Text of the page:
Lenovo is another good make - very reliable - but only experience with their laptops.

I wouldn’t worry about so much about upgradability now - its not like it was say 10 years ago - when every month it was like things were going out of date - hardware has more settled down now - and a lot of the innovation is in the cloud and software. A good mid spec PC should last 5 to 8 years plus I’d say.

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There are new Intel Core pc’s on Amazon from budget brands like Shinobee, that should be sufficient for the tasks described. As an example:

Brand Shinobee
CPU Model Core i3 9100F
Computer Memory Type DDR4 SDRAM
Hard disk description 256GB SSD
Hard drive interface Serial ATA
Video card Geforce GTX 1650
Processor Speed 4.2 GHz
Form Factor Tower
Operating System Windows 10 Pro



I understand the logic for SSD and they are indeed a joy but they’re not that cheap and the above spec is a good example of where such things go wrong. A 256GB SSD would be pretty limited nowadays. For any price of PC you should be looking at 1TB minimum. The other advantage of HDD over SSD within the specified price is that you ought to be looking at two HDs. One for the OS and user profiles and one for documents etc. as well as a cheap external for backup.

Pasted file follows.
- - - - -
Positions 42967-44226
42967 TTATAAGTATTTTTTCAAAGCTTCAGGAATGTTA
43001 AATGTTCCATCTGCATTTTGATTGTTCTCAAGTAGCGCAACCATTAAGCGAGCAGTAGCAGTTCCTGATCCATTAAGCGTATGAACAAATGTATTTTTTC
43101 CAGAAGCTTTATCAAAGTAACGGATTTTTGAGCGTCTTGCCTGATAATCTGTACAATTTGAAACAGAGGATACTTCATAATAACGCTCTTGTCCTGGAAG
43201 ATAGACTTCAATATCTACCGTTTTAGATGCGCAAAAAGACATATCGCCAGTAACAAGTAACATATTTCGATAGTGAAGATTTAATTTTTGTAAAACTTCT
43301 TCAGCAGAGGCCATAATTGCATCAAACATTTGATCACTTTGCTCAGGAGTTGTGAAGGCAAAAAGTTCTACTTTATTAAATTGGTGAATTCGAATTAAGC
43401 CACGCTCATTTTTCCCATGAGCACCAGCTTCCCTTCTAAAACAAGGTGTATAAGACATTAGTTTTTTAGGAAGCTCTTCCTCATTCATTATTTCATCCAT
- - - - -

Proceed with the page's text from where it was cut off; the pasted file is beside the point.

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I know this will be anathema to everyone who cares about computers, but my current PC is a Packard Bell that I picked up in PC World a few years ago (4?, maybe 5…)

i5 CPU, 8GB ram, ½GB spinny HDD, built-in graphics. It came with W8 but since upgraded to 10 in line with the rest of the world, and I then added an SSD for the OS and core apps, using the old HDD for other apps and also My Docs / My Pics / My Music etc & storage. It makes it easier to reload the OS if it needs to be done, and booting from SSD is very fast. Cost was about £450 iirc, and it’s just worked fine ever since without missing a beat.

Gaming isn’t close to being on my radar so I’ve no idea how it would cope with Fortnite etc, but it runs MS SQL Server and Visual Studio plus other tools without breaking sweat, and does everything I need a PC to do.

I declined the kind offer of an extended warranty, in case you wondered.

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I don’t agree with you Mike. I have a single computer (laptop) at home with 256GB and i’ve been using it for 2.5 years now. There is currently 180GB in use and 70GB free, although i could easily get rid of another 60-80GB if necessary.